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California Agriculture, Vol. 48, No.3

Methyl bromide: no easy answers
Cover:  Preparing for the methyl bromide phaseout, strawberry researchers are studying the alternatives to the standard methyl bromide-chloropicrin soil fumigation. At this site in Watsonville, they are evaluating the efficacy of four other soil treatments – chloropicrin alone, 1,3-D plus chloropicrin, metam sodium and no treatment. This worker is culling and weighing fruit to determine how much of the total yield is marketable. Photo by Jack Kelly Clark.
May-June 1994
Volume 48, Number 3

Peer-reviewed research and review articles

After methyl bromide: No easy answers
by Editors
Full text HTML  | PDF  
Methyl bromide regulation: All crops should not be treated equally
by Cherisa Yarkin, David Sunding, David Zilberman, Jerry Siebert
| Full text HTML  | PDF  
Methyl bromide is widely used as a soil fumigant, and its loss will be felt throughout the state. The heaviest economic losses are projected to hit strawberry growers in the Central and South Coast regions and nursery operations statewide.
Over the next 7 years, all agricultural uses of methyl bromide (MBr) will be phased out, in compliance with mandates from the US. Environmental Protection Agency and the UN Environment Programmed. This compound has been widely applied as a soil fumigant, and its loss will be felt throughout the state, though more in some crops and regions than in others. Research shows that the heaviest economic loss will be sustained by strawberry growers in the Central and South Coast regions and by nursery operations statewide. A phase-out beginning with the low-value uses of MBr would avert some of the inefficiencies implied by canceling all agricultural uses at once.
Cancelling methyl bromide for postharvest use to trigger mixed economic results
by Cherisa Yarkin, David Sunding, David Zilberman, Jerry Siebert
| Full text HTML  | PDF  
Many exported crops are fumigated with methyl bromide prior to shipping to meet quarantine of importing countries. The ban on methyl bromide could alter trade, causing some California crops to shift from export to the domestic market.
The economic impacts of methyl bromide's (MBr) phaseout for postharvest fumigation vary widely among growers and, in the case of fumigation to meet quarantine restrictions, may vary widely from year to year. For walnuts, if processors use an alternative pest control strategy with a longer treatment time, a smaller supply of walnuts will be ready on November 7, a target date for shipping to Europe for the holidays. Cancellation of MBr could effectively eliminate access to export markets for cherries, peaches and nectarines until alternative quarantine treatments are approved by trade officials.
Soil fumigants provide multiple benefits; alternatives give mixed results
by M. McKenry, T. Buzo, J. Kretsch, S. Kaku, E. Otomo, R. Ashcroft, A. Lange, K. Kelley
| Full text HTML  | PDF  
The ban on methyl bromide is spurring the search for alternative methods for control of nematodes and other pathogens that inhibit plant growth. Applying chemicals with a portable soil drenching device can reduce the amount that escapes into ambient air, a concern associated with fumigants.
Since the 1950s growers have routinely used soil fumigants such as methyl bromide (MBr) and 1,3-dichloropropene (1,3-D) before replanting orchards and vineyards. Fumigants double plant growth in the early years after replanting and provide several years of nematode relief when resistant rootstocks are unavailable. However, the recent suspension of 1,3-D and the mandated phase-out of methyl bromide by 2001 have clouded the future of fumigant use. To develop alternatives, we must first document the pest control value and plant growth benefit of fumigation. Over the last decade, we have initiated several 2-year field trials in replant sites in the San Joaquin Valley. Our results quantify fumigation benefits and point to the feasibility of some alternatives, including a portable soil drencher.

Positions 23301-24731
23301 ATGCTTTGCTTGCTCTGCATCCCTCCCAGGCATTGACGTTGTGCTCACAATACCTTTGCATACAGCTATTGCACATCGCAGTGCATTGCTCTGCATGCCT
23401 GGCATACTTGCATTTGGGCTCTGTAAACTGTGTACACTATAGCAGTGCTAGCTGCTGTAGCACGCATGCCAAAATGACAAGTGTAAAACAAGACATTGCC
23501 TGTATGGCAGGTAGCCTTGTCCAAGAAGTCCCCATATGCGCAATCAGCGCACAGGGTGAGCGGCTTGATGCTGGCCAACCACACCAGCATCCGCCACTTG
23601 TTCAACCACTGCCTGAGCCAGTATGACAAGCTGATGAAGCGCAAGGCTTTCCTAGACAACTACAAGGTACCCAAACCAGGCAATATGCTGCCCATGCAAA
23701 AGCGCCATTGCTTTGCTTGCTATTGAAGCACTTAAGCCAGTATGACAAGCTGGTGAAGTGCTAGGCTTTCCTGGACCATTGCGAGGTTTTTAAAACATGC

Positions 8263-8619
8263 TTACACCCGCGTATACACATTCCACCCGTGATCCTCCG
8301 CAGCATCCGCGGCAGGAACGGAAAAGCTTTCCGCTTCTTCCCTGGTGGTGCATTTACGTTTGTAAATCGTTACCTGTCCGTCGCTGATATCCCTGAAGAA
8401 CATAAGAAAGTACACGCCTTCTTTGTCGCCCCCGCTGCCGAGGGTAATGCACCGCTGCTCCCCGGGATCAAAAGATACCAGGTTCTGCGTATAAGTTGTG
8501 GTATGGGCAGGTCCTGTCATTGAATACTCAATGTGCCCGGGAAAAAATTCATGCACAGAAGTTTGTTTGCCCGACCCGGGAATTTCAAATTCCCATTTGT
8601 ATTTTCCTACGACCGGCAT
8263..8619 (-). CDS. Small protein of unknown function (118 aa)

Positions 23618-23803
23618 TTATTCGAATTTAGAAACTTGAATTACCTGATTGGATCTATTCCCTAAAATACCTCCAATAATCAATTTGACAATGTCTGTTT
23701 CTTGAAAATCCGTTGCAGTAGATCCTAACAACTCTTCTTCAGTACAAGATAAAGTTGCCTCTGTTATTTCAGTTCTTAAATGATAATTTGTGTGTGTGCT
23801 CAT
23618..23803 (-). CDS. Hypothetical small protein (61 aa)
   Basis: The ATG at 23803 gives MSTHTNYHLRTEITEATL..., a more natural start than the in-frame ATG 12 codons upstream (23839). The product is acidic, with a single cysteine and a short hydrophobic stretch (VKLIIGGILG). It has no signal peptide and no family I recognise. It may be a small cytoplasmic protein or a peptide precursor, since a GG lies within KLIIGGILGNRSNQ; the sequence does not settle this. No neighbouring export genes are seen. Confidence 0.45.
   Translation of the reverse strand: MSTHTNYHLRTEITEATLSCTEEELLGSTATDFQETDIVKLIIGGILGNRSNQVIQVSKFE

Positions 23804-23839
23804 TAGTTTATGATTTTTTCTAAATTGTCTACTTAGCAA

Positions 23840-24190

Growth regulator gives earlier harvest in artichokes
by Wayne L. Schrader
| Full text HTML  | PDF  
Field trials have revealed that multiple applications of gibberellic acid produce an earlier and more uniform first harvest in annual artichokes.
Southern California growers raise artichokes from seed as annuals for a winter harvest to take advantage of the favorable winter market prices. However, this method of production ties up fields for 9 months because the plants mature at different times. Now trials have revealed that multiple applications of gibberellic acid produce an earlier and more uniform first harvest in annual artichokes.
Cutting off irrigation early may reduce almond hull rot
by Beth L. Teviotdale, Themis Michailides, David A. Goldhamer, Mario Viveros, Lisa Schmidt, Valeshia Hines
| Full text HTML  | PDF  
Cutting off irrigation two weeks before harvest of a Kern County almond orchard substantially reduced damage caused by hull rot.
Cutting off irrigation two weeks before harvest substantially reduced the damage caused by hull rot in a Kern County almond orchard trial. The extent of leaf death was affected by the stage of hull split at which the fruit were inoculated, but not by the concentration of inoculum.
Screens deny specific pests entry to greenhouses
by James A. Bethke, Richard A. Redak, Timothy D. Paine
| Full text HTML  | PDF  
Most of the screening materials effectively prohibited leaf miners, whiteflies and aphids from entering greenhouses.
Screens can exclude certain pests from greenhouses and therefore reduce the need for pesticides on greenhouse crops. They can perhaps also be used to create a small production area for biological control organisms within the greenhouse. When selecting a screen for either use, the pore size in the material is an important factor.